On April 15, 2011, CNN Money reported that sales of E-books outpaced those of paperbacks for the first time.
The growth of e-books is stunning; sales rose 202% from February 2010 to February 2011, and Amazon reported in January 2011 that its sales of e-books surpassed those of paperbacks.
Good news for trees, writers, and Amazon. Bad news for traditional book publishers and traditional book stores.
The PACE of the shift is what is so stunning to analysts. And this pace spells doom to bookstores who are unable to accept this new reality and make quick and nimble adjustments to their business model. The world has fundamentally changed.
WORDPROS’ BLOG Celebrates Great Writing. It’s also filled with tips and tricks to help you improve your own writing skills. Whether you are a professional writer, a blogger, an Executive Secretary, or an English Major, a few basic tips can take your writing from bland to WOW.
OUR MOST BASIC ADVICE for the beginning writer?
Keep it simple, keep it active [voice, of course], and keep it real. And, if you want to be rich and famous– STUDY ACTING.
BEING A REAL WRITER is like having a term paper due every day of the week.
IF YOU CAN’T TAKE TIME PRESSURE, can’t meet a deadline, and you don’t just really LOVE to write, then remember these three words: “DON’T DO IT!”
You’ll find some great quotable quotes for your speechwriting projects & lots of web-based tips; check the categories on the sidebar for more info!
“What is it about certain cities and places that fosters specific attitudes? Am I imagining that this is the case? To what extent does the infrastructure of cities shape the lives, work, and sensibilities of their inhabitants? Quite significantly, I suspect.”
Interesting thoughts on something we’ve all observed (but perhaps not fully registered) from Talking Heads’ David Byrne (who is also a wonderful writer and avid city bicyclist–check out his new book: Bicycle Diaries
Read more of this interesting piece here.
Here’s a cool resource for economic freelancers (or for anyone who is interested in real world charts and graphs): America’s past economic performance, as demonstrated by trends in Google searches, adjusted for search volume.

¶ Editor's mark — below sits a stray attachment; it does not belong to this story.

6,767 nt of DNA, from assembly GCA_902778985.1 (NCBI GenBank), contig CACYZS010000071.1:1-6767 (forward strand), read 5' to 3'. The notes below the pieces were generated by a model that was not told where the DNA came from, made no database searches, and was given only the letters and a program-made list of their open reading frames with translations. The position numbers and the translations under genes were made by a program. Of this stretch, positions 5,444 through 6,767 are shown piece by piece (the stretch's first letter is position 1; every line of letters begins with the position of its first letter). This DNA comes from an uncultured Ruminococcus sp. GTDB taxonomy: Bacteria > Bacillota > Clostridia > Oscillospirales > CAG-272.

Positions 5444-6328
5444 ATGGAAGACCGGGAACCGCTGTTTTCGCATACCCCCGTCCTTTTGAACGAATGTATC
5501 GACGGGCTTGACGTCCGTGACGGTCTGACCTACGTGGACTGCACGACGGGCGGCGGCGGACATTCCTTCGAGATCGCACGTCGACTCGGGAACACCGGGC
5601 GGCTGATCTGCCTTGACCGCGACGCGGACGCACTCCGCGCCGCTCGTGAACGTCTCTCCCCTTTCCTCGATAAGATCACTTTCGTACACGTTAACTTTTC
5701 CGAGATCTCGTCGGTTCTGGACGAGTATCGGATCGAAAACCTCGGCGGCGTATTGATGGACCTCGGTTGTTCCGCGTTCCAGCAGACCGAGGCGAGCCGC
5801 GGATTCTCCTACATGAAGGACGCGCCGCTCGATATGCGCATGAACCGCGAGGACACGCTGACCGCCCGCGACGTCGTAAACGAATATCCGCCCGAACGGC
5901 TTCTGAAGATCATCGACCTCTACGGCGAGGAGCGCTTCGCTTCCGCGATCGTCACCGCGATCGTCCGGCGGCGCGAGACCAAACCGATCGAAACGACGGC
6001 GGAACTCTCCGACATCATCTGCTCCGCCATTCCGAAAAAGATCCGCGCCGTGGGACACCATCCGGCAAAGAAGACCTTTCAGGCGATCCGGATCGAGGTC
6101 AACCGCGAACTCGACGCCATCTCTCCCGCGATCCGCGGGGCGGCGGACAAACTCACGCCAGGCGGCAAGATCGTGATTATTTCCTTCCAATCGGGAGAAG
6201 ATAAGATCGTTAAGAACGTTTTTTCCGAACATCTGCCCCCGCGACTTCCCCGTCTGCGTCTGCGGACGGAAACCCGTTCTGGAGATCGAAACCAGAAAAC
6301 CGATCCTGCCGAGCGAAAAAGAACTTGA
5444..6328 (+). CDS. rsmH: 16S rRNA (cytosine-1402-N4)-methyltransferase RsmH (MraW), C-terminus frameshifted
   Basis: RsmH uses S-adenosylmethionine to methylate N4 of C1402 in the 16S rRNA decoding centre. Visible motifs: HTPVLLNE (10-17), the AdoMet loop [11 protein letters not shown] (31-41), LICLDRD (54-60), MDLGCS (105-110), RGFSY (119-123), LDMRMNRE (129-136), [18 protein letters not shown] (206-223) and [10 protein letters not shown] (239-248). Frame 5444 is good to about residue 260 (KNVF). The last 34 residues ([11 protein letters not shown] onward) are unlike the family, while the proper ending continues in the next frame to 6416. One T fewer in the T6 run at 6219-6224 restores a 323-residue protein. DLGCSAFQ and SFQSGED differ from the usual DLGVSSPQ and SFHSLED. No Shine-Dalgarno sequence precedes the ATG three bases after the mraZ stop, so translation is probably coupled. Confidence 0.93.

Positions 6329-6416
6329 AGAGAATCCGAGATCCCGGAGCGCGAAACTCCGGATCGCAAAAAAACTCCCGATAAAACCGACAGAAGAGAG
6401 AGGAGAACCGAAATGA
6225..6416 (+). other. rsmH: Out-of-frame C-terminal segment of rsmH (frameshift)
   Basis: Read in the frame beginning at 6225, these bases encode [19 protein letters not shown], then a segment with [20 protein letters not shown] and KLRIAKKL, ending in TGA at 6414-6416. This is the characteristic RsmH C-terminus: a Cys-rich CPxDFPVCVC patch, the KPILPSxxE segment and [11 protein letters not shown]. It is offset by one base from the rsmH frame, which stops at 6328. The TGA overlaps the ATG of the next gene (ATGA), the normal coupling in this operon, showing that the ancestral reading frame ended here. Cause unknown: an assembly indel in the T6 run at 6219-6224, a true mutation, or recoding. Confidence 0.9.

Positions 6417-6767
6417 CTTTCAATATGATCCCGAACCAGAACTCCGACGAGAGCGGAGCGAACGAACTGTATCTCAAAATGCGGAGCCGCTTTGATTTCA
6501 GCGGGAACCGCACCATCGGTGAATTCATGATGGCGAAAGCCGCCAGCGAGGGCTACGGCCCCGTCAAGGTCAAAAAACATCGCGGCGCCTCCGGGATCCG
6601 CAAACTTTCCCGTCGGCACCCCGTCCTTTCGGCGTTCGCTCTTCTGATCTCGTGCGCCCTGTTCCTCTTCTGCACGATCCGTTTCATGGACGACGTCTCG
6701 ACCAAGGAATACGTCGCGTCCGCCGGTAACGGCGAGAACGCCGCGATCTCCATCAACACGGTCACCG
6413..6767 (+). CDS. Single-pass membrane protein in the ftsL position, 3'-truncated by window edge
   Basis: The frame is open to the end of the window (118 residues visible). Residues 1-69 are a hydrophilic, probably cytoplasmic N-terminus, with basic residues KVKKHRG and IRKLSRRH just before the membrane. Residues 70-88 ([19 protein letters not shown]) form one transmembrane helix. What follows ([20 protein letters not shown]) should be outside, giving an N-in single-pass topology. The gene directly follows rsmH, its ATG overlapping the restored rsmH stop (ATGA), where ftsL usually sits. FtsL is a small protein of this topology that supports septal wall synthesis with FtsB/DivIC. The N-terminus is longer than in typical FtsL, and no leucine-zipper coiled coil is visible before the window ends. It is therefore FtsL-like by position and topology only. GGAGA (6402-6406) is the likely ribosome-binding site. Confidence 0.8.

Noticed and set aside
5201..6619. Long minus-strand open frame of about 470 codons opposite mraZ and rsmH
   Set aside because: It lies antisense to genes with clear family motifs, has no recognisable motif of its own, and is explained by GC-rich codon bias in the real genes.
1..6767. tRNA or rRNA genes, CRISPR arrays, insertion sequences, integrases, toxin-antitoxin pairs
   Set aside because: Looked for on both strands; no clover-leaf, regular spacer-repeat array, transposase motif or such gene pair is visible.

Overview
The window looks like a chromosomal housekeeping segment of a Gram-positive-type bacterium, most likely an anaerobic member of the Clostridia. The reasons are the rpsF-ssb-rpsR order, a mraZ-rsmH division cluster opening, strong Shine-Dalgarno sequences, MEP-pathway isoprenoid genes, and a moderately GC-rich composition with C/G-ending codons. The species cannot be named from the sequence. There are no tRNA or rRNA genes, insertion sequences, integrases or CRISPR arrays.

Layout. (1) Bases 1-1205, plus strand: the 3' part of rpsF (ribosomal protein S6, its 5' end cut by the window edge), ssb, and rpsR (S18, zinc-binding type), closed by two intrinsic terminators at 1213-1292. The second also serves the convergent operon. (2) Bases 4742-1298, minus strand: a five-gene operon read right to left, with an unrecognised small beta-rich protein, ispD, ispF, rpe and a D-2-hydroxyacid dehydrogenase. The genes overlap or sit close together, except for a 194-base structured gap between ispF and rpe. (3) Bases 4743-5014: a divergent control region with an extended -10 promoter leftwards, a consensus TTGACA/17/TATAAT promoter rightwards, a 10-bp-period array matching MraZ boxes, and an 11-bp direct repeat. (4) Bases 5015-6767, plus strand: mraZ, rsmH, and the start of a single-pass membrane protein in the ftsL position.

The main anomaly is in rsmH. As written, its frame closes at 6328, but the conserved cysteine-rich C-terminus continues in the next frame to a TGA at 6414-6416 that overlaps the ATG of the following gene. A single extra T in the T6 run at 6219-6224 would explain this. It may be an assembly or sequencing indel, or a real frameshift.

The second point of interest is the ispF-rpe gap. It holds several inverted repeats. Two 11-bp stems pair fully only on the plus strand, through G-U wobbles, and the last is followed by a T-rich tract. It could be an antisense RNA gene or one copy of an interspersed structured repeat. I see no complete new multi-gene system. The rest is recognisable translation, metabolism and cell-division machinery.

The first page shows a couple of fascinating charts: the first is the “Google Retail Index and Clothing Store Sales” and one called the “Auto Buyers Index.” Actual retail sales figures are added on the Retail Index chart–interesting trends here.
It’s also obvious from the Auto Buyers Index that Cash for Clunkers had a dramatic effect, as was widely reported by the news media.
You can generate all types of charts by clicking through the lists on the left sidebar. Google also invites you to download the data, search for trends, & report back your results. You can learn more about this resource here.
There’s even MORE info about this project on the Google Research Blog.
Here’s an indispensable tool for prolific readers of web content: Readability.
Just download this handy app, easily add it to your browser’s toolbar, & with a single mouseclick you can escape all the web page clutter (ads, images, photos, rotating banners, Bing nag screens, etc.) and get to the heart of the web page: the article you’re trying to read.
I’ve found it indispensable for web research; I can quickly scan an article and move on to the next search result without enduring all the visual distractions inherent in the modern web.
See what you think; download this great experiment here.
Attention Political Writers:
The 2012 US Budget Appendix is available for free pdf download at the White House site (mercifully, divided by Agency): http://www.whitehouse.gov/omb/budget/Appendix. You can also get the GoogleBooks version for $9.99 by clicking here.
Here’s an indispensable link for bloggers: Google’s Webmaster Central Blog.
This handy tool will keep you in the loop regarding Google’s spiders and their policies about site indexing for Google searches.
Help make the internet a better place by cleaning out any comment spam or other nuisances that might be costing your blog precious site ranking. Remember, “you can’t do what you don’t know”–educate yourself!
Scientists at the University of Leeds say that humans flock like sheep and birds, subconsciously following a minority of individuals.
“Results from a study at the University of Leeds show that it takes a minority of just five per cent to influence a crowd’s direction – and that the other 95 per cent follow without realising it.”
I see that phenomenon at my local Walmart all the time….
Read more here.
Here’s a favorite site I’ve been using for years for printing free calendars (hearkens back to the early days of the internet–lots of geeky, free things). Why buy a calendar when you’ve got printfree.com?
Click Here, newbie.
Yeah, so you think you know the difference between an ETF and a Mutual Fund? Me either. So I Googled it and got this answer from The God Box.